Americans do not like confronting a problem about which there is not a lot that can be done. Let me rephrase: There is a lot that can be done in terms of better intelligence, more forceful diplomacy with the Saudis to get them to stop exporting the radical theology that is at the root of most Islamicist radicalism, and better surveillance at home, something which may make the civil libertarians nuts, but it is time for Obama to tell Americans that, yes, we will have to sacrifice a penny of privacy for a dime’s worth of security. But, in this gun-drenched culture, there is very little we can do to stop a self-radicalized killer from going into an office or a shopping mall or a school and killing lots of people, whether that self-radicalized killer is a racist shooting up a South Carolina church or a Muslim killing co-workers at a holiday party in California. And, there is probably even less we can do about the situation in the Mideast beyond trying to contain the carnage.

A final thought: There is one other thing we can do, and that is not forget who we are. The terrorists cannot ultimately destroy us unless we participate in the destruction. Nazi Germany controlled the largest country and the most robust economy in Europe in 1939 and, within the year, its empire stretched across most of Europe. That was an existential threat. The terrorists can only win is we let ourselves be terrorized into becoming something we are not. They may use assault rifles, but fear is their real weapon. One man stood up that fear this week, Archbishop Joseph Tobin of Indianapolis. Despite political pressure, he helped resettle a Syrian refugee family through Catholic Charities. +Tobin said that helping refugees is “an essential part of our identity as Catholic Christians, and we will continue this life-saving tradition.” Can I hear an Amen!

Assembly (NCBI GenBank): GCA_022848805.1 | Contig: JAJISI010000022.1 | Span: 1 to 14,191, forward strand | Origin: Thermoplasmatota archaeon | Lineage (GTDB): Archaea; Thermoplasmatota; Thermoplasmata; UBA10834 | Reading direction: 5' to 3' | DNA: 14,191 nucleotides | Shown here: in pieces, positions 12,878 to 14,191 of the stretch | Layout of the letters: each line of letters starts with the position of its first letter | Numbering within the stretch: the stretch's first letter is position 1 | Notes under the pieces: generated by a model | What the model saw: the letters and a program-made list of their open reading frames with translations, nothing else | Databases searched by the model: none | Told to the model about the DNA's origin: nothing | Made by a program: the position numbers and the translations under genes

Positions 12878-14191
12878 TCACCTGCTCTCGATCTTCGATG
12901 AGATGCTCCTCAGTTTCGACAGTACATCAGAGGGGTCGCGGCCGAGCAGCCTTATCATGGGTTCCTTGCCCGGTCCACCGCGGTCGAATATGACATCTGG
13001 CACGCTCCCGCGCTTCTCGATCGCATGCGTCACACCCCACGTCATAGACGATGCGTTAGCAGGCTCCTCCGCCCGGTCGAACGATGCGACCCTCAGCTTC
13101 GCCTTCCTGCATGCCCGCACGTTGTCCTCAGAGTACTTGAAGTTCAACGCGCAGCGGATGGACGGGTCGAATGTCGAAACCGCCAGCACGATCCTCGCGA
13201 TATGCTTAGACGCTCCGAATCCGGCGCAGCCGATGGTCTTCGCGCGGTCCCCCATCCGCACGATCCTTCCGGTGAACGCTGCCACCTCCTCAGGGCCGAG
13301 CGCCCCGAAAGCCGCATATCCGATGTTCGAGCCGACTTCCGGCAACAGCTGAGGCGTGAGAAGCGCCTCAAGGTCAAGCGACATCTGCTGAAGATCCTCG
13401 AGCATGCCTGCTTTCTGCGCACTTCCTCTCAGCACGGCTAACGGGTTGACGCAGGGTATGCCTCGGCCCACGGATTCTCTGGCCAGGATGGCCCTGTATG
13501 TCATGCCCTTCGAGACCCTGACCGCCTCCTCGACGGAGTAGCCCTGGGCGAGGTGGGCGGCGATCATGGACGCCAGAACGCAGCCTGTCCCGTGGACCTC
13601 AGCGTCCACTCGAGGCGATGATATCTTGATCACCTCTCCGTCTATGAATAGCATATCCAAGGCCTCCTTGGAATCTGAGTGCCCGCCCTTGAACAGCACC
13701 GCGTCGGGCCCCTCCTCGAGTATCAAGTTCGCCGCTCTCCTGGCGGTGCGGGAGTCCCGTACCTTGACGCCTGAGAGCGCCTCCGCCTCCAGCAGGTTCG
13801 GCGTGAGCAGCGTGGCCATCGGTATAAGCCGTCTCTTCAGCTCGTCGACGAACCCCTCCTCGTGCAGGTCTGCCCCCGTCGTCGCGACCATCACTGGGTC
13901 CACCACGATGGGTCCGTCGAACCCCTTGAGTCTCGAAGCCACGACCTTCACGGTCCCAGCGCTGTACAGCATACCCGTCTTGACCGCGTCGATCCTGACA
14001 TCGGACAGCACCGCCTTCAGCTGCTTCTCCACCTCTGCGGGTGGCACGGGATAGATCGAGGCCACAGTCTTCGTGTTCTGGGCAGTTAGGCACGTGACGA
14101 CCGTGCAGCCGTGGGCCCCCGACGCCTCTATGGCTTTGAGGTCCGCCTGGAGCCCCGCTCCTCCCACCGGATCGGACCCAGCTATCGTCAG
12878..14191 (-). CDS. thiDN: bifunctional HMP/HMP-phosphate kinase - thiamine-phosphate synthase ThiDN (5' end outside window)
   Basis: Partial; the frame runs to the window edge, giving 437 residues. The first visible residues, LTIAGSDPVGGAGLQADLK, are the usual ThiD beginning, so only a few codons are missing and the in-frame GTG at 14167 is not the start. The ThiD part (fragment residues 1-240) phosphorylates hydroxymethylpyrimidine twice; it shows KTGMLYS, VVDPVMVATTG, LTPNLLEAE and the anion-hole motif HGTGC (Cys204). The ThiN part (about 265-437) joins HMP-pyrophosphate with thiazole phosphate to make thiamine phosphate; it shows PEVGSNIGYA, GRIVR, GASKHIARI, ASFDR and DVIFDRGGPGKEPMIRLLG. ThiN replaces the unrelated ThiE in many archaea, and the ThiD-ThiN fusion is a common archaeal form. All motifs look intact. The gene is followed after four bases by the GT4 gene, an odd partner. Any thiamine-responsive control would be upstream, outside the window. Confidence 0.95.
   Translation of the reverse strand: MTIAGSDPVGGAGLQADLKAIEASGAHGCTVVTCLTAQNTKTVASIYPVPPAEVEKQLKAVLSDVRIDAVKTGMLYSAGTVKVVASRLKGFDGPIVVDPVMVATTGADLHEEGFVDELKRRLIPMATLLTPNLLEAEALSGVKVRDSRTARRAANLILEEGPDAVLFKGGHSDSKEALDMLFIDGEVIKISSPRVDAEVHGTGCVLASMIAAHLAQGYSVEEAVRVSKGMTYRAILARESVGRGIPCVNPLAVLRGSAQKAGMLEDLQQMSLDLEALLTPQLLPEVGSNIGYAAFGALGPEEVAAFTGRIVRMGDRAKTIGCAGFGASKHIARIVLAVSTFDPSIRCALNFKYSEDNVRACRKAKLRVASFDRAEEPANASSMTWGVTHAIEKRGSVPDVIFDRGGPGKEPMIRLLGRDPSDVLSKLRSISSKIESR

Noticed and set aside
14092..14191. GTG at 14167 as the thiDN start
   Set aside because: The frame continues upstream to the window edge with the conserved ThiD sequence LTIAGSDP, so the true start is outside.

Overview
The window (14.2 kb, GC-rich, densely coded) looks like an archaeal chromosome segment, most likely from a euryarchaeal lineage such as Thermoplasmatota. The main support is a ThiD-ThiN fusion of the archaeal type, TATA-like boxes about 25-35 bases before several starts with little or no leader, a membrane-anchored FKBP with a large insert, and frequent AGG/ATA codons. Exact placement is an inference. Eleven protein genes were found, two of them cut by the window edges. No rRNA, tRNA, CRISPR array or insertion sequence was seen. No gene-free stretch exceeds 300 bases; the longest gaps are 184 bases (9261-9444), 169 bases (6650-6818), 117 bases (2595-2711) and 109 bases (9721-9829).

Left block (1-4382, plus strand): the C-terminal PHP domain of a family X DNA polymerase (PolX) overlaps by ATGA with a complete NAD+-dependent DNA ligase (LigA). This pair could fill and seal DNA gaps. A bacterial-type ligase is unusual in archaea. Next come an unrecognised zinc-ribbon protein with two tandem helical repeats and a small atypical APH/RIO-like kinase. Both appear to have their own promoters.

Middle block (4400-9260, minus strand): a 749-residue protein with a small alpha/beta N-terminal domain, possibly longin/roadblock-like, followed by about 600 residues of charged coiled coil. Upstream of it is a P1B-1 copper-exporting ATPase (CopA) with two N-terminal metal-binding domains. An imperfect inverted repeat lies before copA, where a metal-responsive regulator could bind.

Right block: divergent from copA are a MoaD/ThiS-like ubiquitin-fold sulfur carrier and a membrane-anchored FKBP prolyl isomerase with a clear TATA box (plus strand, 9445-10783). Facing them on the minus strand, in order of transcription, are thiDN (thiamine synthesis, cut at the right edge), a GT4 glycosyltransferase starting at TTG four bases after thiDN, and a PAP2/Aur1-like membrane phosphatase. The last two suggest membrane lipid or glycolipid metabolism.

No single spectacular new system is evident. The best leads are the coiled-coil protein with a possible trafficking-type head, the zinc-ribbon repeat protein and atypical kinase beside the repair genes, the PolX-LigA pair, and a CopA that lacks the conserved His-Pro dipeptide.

The Church began its Year of Mercy yesterday. The power of prayer is not to be scoffed at. The power of personal witness, as seen in that image of the pope in the Central African Republic, inviting the imam to ride in the popemobile with him, this is not to be scoffed at. Reaching out to encounter our Muslim brothers and sisters, so that they can give the lie to the Islamicist propaganda, is not to be scoffed at. And, standing up to the fascists in our midst is a must.